New Home Sales Fall Back in June

Filed in Home Building by on July 25, 2018 3 Comments
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Contractor Kim Kacprowicz and her husband Rob were Platinum winners for their custom McQueeney, Texas home in the 2017 BALA awards. Photo: Dror Baldinger Photography.

Sales of newly built, single-family homes fell 5.3%  in June to a seasonally adjusted annual rate of 631,000 units after a downwardly revised May report, according to newly released data from HUD and the Census Bureau.

“Uncertainty caused by tariffs and the talk of trade wars are making home buyers more cautious, and builders are taking note of this situation,” said NAHB chair Randy Noel. “Not only are consumers and builders concerned about the current lumber tariffs, but also the next round of proposed tariffs on a number of goods and services.”

“Though this is the lowest monthly annualized sales pace since October 2017, new home sales for the first half of 2018 are up 6.9% on a year-to-date basis compared to last year,” said NAHB Chief Economist Robert Dietz. “This indicates solid demand for new home construction.”

A new home sale occurs when a sales contract is signed or a deposit is accepted. The home can be in any stage of construction: not yet started, under construction or completed.

In addition to adjusting for seasonal effects, the June reading of 631,000 units is the number of homes that would sell if this pace continued for the next 12 months.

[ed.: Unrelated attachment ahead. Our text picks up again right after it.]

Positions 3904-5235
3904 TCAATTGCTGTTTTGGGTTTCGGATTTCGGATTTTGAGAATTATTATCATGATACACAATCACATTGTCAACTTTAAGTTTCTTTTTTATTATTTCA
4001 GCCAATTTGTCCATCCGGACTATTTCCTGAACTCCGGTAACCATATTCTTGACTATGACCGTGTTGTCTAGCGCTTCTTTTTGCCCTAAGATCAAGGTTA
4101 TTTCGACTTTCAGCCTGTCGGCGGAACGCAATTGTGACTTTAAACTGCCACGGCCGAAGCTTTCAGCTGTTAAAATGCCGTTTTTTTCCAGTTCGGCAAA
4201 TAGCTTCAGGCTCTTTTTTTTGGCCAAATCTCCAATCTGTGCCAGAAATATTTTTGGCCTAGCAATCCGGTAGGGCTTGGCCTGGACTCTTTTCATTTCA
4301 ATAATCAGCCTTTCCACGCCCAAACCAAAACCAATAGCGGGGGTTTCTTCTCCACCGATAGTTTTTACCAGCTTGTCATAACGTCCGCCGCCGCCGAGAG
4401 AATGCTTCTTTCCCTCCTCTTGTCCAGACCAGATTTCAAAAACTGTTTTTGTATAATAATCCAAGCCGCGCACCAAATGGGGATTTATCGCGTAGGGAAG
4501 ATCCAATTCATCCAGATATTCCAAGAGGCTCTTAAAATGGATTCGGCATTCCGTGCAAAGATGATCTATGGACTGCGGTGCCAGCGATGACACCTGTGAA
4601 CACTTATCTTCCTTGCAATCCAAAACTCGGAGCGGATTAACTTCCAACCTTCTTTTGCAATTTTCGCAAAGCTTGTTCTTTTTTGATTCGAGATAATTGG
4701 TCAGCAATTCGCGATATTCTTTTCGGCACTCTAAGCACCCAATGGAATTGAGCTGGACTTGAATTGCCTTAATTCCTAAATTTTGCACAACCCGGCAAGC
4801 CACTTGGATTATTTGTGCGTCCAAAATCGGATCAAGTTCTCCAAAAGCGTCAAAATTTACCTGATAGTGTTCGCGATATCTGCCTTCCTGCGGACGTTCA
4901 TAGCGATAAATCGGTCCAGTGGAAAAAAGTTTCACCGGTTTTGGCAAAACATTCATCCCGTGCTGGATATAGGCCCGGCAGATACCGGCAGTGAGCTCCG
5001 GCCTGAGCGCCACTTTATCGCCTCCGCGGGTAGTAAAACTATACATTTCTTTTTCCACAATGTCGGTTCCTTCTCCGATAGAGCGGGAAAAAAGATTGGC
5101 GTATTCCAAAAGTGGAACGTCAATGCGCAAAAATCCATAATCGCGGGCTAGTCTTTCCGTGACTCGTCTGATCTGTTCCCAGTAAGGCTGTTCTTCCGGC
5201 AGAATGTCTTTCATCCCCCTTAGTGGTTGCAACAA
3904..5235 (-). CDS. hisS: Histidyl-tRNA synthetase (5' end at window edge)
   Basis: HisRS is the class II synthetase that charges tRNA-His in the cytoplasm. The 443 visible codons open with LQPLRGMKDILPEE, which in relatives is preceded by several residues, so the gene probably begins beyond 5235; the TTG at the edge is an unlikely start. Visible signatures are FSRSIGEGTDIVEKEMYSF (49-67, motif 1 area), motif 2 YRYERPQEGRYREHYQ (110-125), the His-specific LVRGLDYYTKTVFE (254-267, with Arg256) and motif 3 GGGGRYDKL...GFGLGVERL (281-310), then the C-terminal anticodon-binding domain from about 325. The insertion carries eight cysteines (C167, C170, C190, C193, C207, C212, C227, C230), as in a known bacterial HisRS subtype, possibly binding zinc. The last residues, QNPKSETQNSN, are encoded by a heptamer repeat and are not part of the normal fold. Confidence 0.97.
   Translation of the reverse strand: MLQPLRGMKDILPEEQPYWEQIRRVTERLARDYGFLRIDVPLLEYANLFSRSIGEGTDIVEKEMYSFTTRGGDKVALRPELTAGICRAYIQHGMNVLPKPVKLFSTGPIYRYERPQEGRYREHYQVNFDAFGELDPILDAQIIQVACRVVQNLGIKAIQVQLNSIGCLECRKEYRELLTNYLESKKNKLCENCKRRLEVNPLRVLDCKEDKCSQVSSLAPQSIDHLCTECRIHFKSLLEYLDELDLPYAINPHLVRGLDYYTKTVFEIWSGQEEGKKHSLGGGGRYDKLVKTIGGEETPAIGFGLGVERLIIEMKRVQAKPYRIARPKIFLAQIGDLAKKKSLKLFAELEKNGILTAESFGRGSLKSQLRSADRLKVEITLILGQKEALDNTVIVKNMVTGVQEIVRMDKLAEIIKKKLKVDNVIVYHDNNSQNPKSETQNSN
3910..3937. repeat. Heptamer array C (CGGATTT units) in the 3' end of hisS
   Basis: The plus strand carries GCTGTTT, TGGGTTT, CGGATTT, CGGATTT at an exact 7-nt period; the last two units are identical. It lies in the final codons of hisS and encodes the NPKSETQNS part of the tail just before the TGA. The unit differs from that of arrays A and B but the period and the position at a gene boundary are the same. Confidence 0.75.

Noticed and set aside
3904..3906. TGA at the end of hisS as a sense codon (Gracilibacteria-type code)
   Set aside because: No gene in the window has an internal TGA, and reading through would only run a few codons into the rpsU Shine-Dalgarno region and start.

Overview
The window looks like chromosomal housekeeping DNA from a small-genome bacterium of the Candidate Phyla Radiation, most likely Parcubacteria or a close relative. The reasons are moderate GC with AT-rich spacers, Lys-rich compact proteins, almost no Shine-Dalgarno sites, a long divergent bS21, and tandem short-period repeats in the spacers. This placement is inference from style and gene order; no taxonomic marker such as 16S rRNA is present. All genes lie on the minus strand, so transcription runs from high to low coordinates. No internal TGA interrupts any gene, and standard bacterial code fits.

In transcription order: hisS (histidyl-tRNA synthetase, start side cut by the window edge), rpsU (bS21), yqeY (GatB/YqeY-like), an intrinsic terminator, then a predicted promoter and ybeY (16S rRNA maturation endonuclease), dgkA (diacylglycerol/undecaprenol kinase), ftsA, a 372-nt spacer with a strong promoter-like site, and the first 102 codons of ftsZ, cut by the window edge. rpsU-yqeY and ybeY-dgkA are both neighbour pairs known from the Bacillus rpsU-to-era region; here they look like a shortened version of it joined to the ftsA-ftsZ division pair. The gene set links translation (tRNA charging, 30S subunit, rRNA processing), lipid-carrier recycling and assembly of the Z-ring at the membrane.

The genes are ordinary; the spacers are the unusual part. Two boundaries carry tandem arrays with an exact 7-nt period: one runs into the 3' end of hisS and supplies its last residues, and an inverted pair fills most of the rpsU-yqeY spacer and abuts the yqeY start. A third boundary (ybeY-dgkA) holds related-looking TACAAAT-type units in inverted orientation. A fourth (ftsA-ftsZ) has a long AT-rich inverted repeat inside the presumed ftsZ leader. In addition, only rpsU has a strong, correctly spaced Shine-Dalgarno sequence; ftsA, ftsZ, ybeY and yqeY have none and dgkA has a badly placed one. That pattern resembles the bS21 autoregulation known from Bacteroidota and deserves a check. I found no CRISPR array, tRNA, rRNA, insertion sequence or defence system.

The inventory of new homes for sale was 301,000 in June, which is a 5.7-month supply at the current sales pace. The median sales price was $302,100.

Regionally, new home sales rose 36.8% in the Northeast. Sales fell 13.4% in the Midwest, 7.7% in the South and 5.2% in the West.

For more details, see Dietz’s Eye on Housing blog post.

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Comments (3)

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  1. Chris Jones says:

    Which states are included in the Northeast?

  2. Daniel Schifko says:

    “Uncertainty caused by tariffs and the talk of trade wars are making home buyers more cautious, and builders are taking note of this situation,” said NAHB chair Randy Noel.

    Or it could be that the normal summer slow down showed up and tariffs that will ultimately help the American economy had nothing to do with it. Sales are UP 6.9% over the first half of last year. If the NAHB wants to take a political stand I believe it should be for a strong American economy, not a global market that drags down the earnings of the middle class buyers that I need to buy my houses.

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